No one can accuse North Carolina of being inhospitable to the military, especially not in 2005. This year, the Defense Department will conduct a new round of the “base realignment and closure” process, a periodic review intended to trim the fat out of the military’s infrastructure. As a result, the Easley administration and the General Assembly are rolling out a series of incentives to convince the military brass that nothing could be finer than to stay in Carolina.

While the state campaigns to keep its existing military installations open, a broad coalition of local governments, citizens and advocacy groups is working to stop the Navy from building a new facility in Eastern North Carolina. As part of a recent Pentagon push to find additional training grounds in the United States, Navy officials are intent on installing an “outlying landing field” (OLF) for squadrons of F/A-18 Super Hornet fighter jets based near Norfolk, Va.

While the future of the project is still very much in question, these officials are moving forward with their plan to acquire 30,000 acres for the airfield in Beaufort and Washington counties, in land near the Pocosin Lakes National Wildlife Refuge.

The location, opponents say, couldn’t be worse. The landing field will employ few personnel, so it won’t be a major source of jobs. It will, however, be a major source of jet noise and a drain on the two counties’ tax bases.

And then there’s the wildlife issue: This time of year, the area the Navy wants to buzz with jet fighters is home to an estimated 100,000 waterfowl, including large numbers of snow geese and tundra swans. The landing field could threaten not only the birds’ habitat, but also the Navy pilots’ safety, since military experts say that bird-related aircraft accidents are likely at the site.

The Navy knows that the location is a hard sell, as evidenced by government documents about the project that were obtained by a team of attorneys from the two counties and three environmental groups that are suing to stop the landing field. Citing a series of frank internal e-mail messages about the plan’s shortcomings, the Chapel Hill office of the Southern Environmental Law Center (SELC), which has played a lead role in the legal challenge to the OLF, recently convinced a federal judge to shelve the project until more thorough site assessments are conducted. An appeals court then allowed the Navy to proceed, for the time being.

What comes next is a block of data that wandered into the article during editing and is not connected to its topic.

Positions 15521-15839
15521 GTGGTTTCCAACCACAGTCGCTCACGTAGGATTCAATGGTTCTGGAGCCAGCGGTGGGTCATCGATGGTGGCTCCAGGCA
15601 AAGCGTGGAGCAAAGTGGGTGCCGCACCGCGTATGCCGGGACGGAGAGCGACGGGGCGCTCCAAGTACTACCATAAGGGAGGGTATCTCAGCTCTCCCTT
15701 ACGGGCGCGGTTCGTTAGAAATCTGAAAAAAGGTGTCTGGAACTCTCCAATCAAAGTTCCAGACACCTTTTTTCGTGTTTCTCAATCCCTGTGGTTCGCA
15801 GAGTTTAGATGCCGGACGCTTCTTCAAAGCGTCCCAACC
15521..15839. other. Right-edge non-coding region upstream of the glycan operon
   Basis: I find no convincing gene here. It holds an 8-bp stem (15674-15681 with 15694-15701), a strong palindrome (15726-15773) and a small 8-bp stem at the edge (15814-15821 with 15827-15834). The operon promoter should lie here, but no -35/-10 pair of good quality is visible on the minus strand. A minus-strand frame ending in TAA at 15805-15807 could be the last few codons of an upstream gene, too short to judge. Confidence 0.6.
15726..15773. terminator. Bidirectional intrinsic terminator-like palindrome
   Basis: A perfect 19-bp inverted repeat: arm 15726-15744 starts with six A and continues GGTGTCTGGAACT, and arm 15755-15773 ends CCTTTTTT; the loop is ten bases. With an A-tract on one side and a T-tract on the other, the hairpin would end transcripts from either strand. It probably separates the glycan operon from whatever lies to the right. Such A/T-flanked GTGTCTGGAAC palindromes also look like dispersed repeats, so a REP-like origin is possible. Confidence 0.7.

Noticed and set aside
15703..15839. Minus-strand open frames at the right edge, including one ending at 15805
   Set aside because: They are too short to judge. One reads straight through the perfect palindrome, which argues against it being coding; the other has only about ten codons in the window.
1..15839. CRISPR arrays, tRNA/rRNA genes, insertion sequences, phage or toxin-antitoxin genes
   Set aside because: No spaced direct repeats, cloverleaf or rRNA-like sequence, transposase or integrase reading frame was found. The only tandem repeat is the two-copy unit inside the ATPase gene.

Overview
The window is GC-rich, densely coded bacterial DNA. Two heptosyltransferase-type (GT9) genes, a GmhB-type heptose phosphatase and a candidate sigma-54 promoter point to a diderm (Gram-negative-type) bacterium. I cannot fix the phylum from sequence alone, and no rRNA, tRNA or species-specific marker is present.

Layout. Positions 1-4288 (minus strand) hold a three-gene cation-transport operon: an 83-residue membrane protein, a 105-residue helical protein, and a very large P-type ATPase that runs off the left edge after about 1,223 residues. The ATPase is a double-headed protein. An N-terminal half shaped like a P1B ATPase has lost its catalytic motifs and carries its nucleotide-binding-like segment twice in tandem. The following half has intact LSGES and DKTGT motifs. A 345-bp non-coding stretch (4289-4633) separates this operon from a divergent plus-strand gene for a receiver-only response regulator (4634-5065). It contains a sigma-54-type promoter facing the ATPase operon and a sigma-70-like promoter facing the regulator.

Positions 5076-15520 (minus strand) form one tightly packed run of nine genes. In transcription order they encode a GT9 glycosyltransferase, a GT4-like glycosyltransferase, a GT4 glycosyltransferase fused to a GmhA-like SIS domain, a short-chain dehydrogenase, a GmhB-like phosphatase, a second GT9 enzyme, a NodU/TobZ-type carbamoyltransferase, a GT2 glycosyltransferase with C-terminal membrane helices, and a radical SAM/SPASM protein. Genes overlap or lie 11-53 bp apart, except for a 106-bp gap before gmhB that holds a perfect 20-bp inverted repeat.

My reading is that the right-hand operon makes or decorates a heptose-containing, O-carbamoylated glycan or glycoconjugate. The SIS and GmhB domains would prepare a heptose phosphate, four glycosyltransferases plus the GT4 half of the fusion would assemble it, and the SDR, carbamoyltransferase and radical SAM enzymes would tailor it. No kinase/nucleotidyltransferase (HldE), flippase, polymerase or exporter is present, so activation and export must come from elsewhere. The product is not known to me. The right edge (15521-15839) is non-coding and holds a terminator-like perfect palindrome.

The latest round of legal wrangling occurs this week, when a federal judge in Raleigh will hear arguments about whether the project can legally go forward. The case, some OLF critics say, is shaping up to be something of a landmark in the Bush administration’s push to sideline environmental concerns in favor of “national security.”

Derb Carter, an SELC attorney involved in the case, notes that “the Navy [has] shifted into arguing in its briefs that this OLF is all about national security, all about fighting the global war on terrorism,” even though the landing field couldn’t be opened until 2007 at the earliest. “It’s an entirely opportunist argument,” he says. “They’ve certainly tried to wrap themselves in the flag.” In the end, the fate of the lawsuit to stop the OLF could rest on just how much coverage the flag can provide.

That there are places on this earth that are sacred is not some quaint notion shared by only enviromentalists, Native Americans and old hippies. You cannot walk this planet and not be struck by the fact that there are spaces that embody the word beauty, sites that are humbling and exhilarating and lands that are the cradle of whole species.

The Pocosin Lakes region of Eastern North Carolina is such a place. It is the winter home to tens of thousands of geese, tundra swans and other birds—its estuaries and waterways a reliable bounty and a safe harbor in the cold months.

Now this region is at risk—chosen for its rare, quiet darkness along the Eastern Seaboard for practice drills in flight of an altogether different kind. It does not make sense that such a sacrifice take place. No one, stepping back from this, would call it a good deal. Not for the swans and geese and black bear, certainly, but also not for the rest of us. The towns and counties stand to lose rather than gain economic benefit when 50 square miles are pulled off the tax rolls. And we have placed at risk another sacred place in the name of convenience and might.

We are thankful to writer Stephanie Bass and to photographers Mike Dunn and Juan Pons for making available some of their work documenting the awesome beauty of the winter at the lakes.

–The Independent